Brain activation in virtual reality for attention guidance


Virtual Reality (VR) not only offers great opportunities in terms of entertainment, it is also widely applicable in the field of attention guidance, medicine and psychology. The distinction between VR and ordinary media is the 360$$^∘ $$ - also known as omnidirectional - environment. When applying the option of an omnidirectional platform with auditory as well as visual actions, the focus on the right story line within VR is crucial. In order to analyze whether attention guidance in VR activates the same brain regions as in the real world, data of both topographical brain views must be compared. To do so, functional near-infrared spectroscopy (fNIRS), a brain imaging technology, is being utilized. fNIRS is a non-invasive neuroimaging technique, which measures brain oxygenation and by that identifies brain activity. The fNIRS method offers a fast and convenient application and is easily adaptable to the field of VR. In this experiment, the brain activity of 23 participants was examined under two scenarios. The first scenario required the location of click noises when being present in the real world, while the second scenario demanded the same in the virtual reality. The environment of both settings - in the real world as well as in the virtual world - were identical. Each brain picture was analyzed on the basis of a within-subject design. Therefore, all participants were required to experience both settings while wearing fNIRS in order to compare similarities and differences of the recordings. Once all 46 recordings were allocated and broken down by milliseconds, a cortex view through Oxysoft - a software that analyzes and evaluates NIRS recordings - was generated. Despite fNIRS limited recording depth, increased brain activity was detected during the subject’s click orientation. The greatest disparity between the resting phase and the stimulation was visible in the temporal as well as the parietal lobe. Findings also showed that in spite of the stimulated brain regions, the hemoglobin level remained the same in both environments, the real world and the virtual world.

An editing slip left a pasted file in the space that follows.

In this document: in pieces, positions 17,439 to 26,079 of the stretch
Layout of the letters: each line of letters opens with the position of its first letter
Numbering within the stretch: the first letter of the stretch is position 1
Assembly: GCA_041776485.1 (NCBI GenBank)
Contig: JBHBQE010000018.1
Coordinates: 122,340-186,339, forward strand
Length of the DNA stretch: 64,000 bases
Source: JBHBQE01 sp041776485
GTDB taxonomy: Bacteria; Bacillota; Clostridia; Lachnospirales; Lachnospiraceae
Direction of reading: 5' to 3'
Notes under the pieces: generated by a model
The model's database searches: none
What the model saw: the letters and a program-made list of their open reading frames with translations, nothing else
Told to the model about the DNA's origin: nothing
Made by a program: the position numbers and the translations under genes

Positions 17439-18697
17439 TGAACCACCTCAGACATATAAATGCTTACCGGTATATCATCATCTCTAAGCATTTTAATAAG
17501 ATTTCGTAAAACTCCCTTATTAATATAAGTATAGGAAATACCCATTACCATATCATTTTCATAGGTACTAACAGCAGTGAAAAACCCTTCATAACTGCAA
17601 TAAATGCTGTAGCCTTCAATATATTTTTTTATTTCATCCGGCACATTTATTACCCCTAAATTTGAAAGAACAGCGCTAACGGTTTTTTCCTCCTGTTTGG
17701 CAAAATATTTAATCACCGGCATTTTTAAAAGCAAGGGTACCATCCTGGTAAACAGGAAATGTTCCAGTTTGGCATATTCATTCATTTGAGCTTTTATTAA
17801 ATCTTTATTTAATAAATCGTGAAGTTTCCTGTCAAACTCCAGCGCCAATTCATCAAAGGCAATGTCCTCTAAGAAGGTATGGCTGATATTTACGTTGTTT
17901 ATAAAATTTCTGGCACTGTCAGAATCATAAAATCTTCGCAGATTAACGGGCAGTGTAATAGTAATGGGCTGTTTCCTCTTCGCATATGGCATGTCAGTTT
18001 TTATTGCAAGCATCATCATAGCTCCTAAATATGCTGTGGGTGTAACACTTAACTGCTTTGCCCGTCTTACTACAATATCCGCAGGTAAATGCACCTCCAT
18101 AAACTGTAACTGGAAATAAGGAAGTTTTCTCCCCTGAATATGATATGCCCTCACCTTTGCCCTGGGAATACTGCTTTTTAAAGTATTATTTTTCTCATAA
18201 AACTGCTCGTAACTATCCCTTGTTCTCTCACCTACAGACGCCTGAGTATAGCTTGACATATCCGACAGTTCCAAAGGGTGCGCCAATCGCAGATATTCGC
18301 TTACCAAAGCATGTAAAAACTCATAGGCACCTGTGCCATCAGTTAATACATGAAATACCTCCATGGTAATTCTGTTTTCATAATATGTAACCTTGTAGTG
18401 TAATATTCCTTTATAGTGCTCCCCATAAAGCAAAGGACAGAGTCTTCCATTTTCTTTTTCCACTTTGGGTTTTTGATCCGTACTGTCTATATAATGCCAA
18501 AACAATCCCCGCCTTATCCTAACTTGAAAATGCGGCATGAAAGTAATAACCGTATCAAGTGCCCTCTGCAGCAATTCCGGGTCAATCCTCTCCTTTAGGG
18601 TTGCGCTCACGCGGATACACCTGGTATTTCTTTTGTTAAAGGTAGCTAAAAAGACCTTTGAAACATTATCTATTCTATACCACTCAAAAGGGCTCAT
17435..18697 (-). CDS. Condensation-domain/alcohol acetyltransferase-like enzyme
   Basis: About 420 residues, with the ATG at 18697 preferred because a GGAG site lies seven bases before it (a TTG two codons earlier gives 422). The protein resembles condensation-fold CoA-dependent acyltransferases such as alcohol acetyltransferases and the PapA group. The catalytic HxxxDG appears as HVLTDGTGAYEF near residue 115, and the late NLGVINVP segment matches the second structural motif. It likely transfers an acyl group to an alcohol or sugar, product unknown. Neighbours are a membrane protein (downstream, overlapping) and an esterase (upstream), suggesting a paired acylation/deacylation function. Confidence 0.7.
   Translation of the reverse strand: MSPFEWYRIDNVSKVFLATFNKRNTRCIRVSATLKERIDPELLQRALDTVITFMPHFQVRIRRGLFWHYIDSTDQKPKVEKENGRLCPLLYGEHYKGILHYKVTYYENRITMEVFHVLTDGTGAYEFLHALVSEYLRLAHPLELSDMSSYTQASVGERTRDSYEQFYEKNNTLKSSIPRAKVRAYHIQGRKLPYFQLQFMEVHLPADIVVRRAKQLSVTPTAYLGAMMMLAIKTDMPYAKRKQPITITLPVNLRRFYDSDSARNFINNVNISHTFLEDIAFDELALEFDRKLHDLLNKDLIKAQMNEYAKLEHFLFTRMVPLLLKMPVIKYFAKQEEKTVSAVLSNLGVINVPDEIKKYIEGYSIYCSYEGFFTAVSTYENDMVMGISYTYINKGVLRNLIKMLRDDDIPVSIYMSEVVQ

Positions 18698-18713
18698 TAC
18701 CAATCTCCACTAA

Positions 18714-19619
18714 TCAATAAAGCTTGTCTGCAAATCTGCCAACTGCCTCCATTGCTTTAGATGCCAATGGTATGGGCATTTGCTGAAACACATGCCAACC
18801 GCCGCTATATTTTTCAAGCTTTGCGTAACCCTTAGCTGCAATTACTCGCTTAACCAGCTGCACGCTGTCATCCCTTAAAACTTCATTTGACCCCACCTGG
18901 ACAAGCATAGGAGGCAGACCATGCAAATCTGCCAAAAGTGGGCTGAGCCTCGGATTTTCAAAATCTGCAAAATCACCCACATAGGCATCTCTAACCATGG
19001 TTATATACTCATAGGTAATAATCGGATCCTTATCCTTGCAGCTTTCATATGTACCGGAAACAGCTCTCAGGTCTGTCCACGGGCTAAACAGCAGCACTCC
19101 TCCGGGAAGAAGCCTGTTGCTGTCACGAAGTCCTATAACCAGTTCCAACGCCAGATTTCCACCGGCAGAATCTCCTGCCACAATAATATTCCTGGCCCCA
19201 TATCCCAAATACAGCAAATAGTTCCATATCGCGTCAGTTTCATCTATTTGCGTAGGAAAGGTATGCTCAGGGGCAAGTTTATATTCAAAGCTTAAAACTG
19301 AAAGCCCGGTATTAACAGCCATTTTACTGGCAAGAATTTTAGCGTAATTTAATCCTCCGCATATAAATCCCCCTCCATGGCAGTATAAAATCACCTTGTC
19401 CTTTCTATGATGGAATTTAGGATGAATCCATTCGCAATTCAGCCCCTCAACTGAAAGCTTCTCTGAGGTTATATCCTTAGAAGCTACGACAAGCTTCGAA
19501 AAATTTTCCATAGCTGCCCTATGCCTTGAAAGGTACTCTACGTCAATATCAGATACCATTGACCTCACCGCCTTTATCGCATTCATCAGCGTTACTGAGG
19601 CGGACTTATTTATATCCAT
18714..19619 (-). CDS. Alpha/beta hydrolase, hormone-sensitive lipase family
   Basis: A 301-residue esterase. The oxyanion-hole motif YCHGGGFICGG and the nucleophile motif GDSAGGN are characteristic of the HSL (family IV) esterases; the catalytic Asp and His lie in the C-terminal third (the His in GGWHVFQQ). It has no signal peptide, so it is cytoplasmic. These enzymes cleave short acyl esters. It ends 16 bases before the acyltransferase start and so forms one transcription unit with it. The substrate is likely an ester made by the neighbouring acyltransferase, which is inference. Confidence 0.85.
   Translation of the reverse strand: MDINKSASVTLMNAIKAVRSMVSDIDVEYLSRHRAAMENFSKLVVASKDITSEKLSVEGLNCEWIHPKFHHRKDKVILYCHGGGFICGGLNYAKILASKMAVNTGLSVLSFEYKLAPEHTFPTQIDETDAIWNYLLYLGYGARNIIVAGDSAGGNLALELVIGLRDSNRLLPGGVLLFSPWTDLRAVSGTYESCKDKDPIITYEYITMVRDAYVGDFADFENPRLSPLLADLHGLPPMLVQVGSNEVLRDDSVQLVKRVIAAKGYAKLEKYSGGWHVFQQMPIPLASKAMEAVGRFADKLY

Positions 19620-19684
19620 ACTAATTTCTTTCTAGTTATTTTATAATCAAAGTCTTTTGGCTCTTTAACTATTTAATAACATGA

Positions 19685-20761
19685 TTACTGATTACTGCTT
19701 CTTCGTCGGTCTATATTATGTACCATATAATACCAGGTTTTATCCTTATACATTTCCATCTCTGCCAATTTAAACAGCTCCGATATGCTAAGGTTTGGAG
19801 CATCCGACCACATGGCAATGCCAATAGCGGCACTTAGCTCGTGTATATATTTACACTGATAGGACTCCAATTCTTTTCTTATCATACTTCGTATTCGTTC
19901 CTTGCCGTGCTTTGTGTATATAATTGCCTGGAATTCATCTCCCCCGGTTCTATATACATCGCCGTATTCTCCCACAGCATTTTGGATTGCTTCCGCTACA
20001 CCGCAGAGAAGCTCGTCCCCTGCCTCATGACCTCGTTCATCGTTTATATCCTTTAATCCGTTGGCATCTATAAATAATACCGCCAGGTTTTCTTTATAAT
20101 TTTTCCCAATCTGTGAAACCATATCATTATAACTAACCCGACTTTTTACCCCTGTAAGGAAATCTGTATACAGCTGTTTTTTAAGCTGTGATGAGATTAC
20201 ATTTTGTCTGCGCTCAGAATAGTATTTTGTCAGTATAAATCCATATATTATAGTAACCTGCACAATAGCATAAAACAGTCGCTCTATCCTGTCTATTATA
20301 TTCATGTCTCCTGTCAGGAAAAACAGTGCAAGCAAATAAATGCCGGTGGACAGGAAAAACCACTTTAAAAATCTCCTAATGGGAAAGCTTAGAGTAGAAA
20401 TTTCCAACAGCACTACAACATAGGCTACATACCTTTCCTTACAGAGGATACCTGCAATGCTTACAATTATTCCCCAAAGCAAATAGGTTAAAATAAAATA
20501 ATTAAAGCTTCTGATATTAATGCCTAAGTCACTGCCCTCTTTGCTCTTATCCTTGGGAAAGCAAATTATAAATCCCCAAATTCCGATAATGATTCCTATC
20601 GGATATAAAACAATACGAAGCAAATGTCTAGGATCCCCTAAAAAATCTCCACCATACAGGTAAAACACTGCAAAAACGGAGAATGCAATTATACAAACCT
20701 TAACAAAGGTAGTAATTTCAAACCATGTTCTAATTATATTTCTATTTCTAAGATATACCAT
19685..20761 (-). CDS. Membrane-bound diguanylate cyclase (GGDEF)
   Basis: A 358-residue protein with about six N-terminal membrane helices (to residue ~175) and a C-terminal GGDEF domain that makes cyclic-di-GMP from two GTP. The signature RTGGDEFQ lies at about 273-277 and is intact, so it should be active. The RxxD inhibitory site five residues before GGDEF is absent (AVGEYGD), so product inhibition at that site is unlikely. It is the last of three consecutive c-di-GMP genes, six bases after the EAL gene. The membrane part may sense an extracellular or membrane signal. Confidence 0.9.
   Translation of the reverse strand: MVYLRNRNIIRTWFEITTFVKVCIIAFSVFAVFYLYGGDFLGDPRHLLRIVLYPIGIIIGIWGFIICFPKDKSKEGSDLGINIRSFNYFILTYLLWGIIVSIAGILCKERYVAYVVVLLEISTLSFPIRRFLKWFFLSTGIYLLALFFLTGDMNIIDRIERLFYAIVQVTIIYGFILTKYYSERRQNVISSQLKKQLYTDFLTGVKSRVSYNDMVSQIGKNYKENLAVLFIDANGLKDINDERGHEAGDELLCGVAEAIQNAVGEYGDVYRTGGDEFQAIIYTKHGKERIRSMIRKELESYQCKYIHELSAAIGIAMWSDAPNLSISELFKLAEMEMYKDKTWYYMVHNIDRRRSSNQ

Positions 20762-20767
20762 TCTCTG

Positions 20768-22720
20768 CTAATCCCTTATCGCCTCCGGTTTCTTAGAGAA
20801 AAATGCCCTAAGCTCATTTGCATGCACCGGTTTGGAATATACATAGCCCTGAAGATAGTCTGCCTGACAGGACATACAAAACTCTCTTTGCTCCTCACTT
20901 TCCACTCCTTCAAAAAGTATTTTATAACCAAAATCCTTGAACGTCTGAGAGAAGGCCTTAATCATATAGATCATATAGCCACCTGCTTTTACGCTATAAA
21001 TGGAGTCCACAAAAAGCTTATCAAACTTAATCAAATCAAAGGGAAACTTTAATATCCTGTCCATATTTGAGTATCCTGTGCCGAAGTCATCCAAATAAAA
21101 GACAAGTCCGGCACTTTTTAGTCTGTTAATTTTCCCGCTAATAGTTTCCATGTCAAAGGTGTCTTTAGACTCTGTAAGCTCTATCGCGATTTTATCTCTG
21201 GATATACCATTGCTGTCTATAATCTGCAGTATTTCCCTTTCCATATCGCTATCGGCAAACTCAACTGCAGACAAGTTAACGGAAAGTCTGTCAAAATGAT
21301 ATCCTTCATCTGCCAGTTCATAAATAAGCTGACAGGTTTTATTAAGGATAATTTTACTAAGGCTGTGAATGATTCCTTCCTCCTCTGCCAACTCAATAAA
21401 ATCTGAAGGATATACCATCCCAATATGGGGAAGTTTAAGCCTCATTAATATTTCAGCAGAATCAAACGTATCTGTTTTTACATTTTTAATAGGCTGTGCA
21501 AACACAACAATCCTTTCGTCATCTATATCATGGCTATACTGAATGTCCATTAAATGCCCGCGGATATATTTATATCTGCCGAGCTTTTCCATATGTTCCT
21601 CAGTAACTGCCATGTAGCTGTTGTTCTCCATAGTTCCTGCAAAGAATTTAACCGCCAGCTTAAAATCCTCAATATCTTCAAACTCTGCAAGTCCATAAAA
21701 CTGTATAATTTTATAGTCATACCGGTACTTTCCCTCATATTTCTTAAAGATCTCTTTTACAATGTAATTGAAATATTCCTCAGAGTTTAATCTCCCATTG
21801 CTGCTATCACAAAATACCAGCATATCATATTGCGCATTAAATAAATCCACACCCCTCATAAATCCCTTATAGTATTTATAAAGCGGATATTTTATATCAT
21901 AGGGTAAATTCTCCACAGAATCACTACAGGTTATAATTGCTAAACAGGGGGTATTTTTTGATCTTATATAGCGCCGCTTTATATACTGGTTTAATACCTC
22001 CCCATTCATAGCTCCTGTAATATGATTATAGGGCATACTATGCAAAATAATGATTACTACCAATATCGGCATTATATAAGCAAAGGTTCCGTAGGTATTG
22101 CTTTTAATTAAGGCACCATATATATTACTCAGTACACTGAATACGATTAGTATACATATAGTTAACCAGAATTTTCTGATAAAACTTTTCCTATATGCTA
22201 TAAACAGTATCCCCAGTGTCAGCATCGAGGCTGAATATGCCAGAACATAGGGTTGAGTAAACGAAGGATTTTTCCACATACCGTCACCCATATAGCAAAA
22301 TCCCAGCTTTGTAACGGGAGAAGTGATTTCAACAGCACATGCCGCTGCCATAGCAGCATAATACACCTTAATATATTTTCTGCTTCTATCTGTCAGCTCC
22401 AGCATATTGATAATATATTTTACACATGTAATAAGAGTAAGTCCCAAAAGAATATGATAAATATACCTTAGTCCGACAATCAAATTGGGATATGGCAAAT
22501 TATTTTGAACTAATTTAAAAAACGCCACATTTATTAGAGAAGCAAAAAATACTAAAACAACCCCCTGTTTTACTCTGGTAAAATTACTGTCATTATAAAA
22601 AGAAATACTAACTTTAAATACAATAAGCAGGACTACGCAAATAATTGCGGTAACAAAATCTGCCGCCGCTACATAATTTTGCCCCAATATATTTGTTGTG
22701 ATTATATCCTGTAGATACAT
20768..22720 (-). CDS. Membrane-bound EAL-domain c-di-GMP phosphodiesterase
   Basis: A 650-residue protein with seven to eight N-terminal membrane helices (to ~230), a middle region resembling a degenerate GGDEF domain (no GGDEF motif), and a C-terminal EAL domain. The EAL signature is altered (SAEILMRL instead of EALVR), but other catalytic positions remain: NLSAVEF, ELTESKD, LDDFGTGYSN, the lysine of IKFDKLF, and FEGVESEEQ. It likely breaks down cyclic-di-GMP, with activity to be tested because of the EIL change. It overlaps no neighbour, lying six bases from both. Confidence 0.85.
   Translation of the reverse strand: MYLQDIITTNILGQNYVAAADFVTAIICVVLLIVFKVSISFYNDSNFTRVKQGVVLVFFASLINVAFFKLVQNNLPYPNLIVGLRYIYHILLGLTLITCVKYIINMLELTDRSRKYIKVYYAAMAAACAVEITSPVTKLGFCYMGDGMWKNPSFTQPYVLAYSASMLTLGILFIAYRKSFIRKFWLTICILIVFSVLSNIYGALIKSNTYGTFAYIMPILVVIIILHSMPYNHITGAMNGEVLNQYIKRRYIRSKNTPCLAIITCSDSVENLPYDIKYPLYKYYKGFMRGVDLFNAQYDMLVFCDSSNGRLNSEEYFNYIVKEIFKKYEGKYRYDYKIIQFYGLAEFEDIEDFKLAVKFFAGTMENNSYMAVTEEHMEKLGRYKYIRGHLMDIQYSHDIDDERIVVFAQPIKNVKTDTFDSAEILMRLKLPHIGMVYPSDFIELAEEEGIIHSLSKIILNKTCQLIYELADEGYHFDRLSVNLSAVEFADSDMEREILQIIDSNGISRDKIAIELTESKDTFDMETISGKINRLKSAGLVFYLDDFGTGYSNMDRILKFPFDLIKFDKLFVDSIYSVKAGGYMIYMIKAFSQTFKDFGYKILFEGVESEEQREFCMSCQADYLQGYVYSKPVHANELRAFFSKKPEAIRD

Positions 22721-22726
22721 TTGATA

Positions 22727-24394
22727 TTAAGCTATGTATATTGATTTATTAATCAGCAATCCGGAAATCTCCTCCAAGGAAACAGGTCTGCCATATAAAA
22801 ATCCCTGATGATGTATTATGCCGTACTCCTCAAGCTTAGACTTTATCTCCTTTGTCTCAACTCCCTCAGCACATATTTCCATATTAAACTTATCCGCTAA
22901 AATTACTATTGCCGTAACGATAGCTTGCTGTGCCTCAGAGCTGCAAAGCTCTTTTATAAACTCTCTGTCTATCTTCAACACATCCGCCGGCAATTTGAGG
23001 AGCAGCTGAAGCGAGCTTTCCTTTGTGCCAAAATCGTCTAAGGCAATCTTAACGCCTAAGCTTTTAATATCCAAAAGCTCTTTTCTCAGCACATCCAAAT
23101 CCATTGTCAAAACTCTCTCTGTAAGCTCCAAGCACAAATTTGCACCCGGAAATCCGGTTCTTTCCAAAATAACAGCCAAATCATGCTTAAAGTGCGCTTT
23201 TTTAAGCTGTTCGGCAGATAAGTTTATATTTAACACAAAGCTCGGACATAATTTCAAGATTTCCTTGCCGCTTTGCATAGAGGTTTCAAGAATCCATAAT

Lecture Notes in Computer Science (including subseries Lecture Notes in Artificial Intelligence and Lecture Notes in Bioinformatics)